Planners often discuss the success of cities, towns, districts or neighborhoods in relation to “quality of life”. Although it is quite an ambiguous term, it generally encompasses topics such as public health, economic and social well-being, community safety and resilience. The World Health Organization defines quality of life as “an individual’s perception of their position in life within the context of the culture and value systems in which they live”.
This week we ask Edmonds residents: How would you describe your quality of life in Edmonds? And what aspects of Edmonds (amenities, activities, location, affordability, etc.) contribute to this feeling?
How people answer this question will reflect their lived experiences and the values they place on certain aspects of their current lives.
In the book happy city, the author recalls his conversation with Enrique Peñalosa, the mayor of Bogotá, Colombia in 2007; Enrique described how he transformed Bogotá from a truly awful place to live into one of the happiest. Peñalosa is quoted as saying:
“If we defined our success only in terms of per capita income, we would be forced to accept ourselves as second- or third-rate societies – a bunch of losers. No, the City needed a new goal. Peñalosa promised neither a car in every garage nor a socialist revolution. His promise was simple. He was going to make Bogotans happier.
He was later known as the Mayor of Happy.
I visited Bogotá in the fall of 2018 as a speaker at an international conference on walkable cities. I had the chance to hear Gil Peñalosa speak, former Commissioner of Parks, Sports and Recreation of Bogotá and brother of Mayor Peñalosa. Their energy and passion for collective happiness and well-being was contagious, and the result of their labor was evident throughout the city. People were liberated by parks, sidewalks, bike lanes and new public spaces. Although I did not conduct a sentiment survey during my visit, it seemed that happiness was a way of life in Bogotá, Colombia.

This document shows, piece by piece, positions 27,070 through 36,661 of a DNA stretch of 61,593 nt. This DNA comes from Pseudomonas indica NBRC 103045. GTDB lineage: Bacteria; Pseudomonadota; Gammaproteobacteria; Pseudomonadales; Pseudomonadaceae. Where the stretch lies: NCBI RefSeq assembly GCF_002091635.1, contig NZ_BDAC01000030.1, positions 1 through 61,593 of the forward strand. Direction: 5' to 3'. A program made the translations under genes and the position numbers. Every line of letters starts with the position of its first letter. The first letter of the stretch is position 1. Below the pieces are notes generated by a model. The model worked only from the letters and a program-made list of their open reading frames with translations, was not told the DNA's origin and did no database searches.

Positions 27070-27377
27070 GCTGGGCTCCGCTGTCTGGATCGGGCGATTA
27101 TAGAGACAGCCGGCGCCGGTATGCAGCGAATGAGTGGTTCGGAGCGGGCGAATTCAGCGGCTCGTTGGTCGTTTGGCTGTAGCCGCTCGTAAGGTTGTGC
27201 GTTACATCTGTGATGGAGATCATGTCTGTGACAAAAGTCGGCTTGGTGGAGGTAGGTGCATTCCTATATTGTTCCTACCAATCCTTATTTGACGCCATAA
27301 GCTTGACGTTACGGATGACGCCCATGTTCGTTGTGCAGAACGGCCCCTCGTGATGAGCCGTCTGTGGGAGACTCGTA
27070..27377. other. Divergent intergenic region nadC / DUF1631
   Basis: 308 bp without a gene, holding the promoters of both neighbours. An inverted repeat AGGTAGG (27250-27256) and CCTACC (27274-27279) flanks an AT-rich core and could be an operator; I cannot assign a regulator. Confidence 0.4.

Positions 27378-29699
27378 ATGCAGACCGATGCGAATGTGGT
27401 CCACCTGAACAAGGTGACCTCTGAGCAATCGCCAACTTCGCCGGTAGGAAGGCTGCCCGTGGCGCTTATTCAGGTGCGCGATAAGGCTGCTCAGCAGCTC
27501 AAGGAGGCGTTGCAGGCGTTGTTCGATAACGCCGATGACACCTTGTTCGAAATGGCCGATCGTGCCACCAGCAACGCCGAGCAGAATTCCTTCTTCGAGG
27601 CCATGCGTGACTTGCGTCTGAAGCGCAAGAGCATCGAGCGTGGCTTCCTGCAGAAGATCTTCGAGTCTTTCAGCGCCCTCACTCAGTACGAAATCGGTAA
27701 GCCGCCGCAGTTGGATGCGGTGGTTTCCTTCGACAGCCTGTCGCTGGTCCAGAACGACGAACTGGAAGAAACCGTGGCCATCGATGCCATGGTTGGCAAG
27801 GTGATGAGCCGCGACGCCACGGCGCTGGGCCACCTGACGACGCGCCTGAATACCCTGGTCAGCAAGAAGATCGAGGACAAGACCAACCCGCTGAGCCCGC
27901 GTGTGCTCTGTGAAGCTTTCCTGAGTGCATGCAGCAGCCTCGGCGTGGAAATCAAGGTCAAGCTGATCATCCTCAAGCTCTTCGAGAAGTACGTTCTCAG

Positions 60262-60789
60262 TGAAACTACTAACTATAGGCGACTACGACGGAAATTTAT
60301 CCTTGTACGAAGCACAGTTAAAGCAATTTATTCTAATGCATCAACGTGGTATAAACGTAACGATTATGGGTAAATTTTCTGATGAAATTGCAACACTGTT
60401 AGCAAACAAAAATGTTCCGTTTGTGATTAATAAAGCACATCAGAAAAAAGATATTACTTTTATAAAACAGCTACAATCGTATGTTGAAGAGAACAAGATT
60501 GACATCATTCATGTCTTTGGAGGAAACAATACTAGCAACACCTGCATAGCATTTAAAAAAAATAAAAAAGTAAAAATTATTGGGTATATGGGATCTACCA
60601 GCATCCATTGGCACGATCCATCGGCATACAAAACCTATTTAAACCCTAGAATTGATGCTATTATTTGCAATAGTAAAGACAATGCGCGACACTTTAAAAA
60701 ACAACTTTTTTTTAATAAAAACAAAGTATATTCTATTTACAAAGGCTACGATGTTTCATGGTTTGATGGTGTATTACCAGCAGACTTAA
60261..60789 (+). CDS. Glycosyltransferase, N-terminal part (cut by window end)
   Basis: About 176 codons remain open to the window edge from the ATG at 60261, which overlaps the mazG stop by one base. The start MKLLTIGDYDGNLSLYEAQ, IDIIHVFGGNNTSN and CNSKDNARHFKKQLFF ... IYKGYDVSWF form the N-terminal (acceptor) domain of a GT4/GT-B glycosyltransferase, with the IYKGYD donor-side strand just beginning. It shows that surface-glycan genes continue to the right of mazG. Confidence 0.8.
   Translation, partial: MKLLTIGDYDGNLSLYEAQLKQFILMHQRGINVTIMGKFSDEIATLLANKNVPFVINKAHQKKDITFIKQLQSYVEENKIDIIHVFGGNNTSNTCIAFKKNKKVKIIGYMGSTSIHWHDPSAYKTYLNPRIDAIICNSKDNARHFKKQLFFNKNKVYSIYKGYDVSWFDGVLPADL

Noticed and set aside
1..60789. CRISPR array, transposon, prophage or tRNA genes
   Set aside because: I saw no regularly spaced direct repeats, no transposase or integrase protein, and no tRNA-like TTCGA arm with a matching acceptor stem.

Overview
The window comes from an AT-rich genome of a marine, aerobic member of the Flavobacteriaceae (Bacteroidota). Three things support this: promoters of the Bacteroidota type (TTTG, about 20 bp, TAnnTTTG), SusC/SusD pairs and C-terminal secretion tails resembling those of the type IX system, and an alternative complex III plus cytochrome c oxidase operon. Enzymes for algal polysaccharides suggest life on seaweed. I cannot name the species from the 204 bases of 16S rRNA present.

Every good plan starts with a collective vision. Tell us what you think of the quality of life at Edmonds. What makes you happy or would make you even happier at Edmonds. Join us in a citywide conversation that will culminate in a vision statement to guide the development of Edmonds’ overall plan.
Over the next five weeks, we will focus on key topics that touch on various aspects of the Plan. Here is the schedule:
- Quality of life: August 15 to 21
- Economic Growth: August 22-28
- Environment: August 29-Sept. 4
- Culture: September 5 to 11
- Habitability and Land Use: September 12-18
Please complete our Edmonds Quality of Life mini-survey (available at https://bit.ly/quality2024or by scanning the QR code below) and visit us this week at the following events to share your views:
Coffee-chat with Susan (Director of Development Services) | Wednesday August 17 | Café Jaiiya at 10032 Edmonds Way, Suite 101 | 8h-9h30
Edmonds Art Walk | Thursday August 18 | downtown shopping area | Staff available from 5 p.m. to 7 p.m.
Taste Edmonds | Friday – Sunday August 19-21 | Frances Anderson Playground | Afternoon tea takes place from 12 p.m. to 9 p.m., staff available from 1 p.m. to 5 p.m.
Keep an eye out for more event announcements later this week as we move into the thematic Community Conversation on Economic Growth the week of August 22nd.
— By Susan McLaughlin, Director of Development Services at Edmonds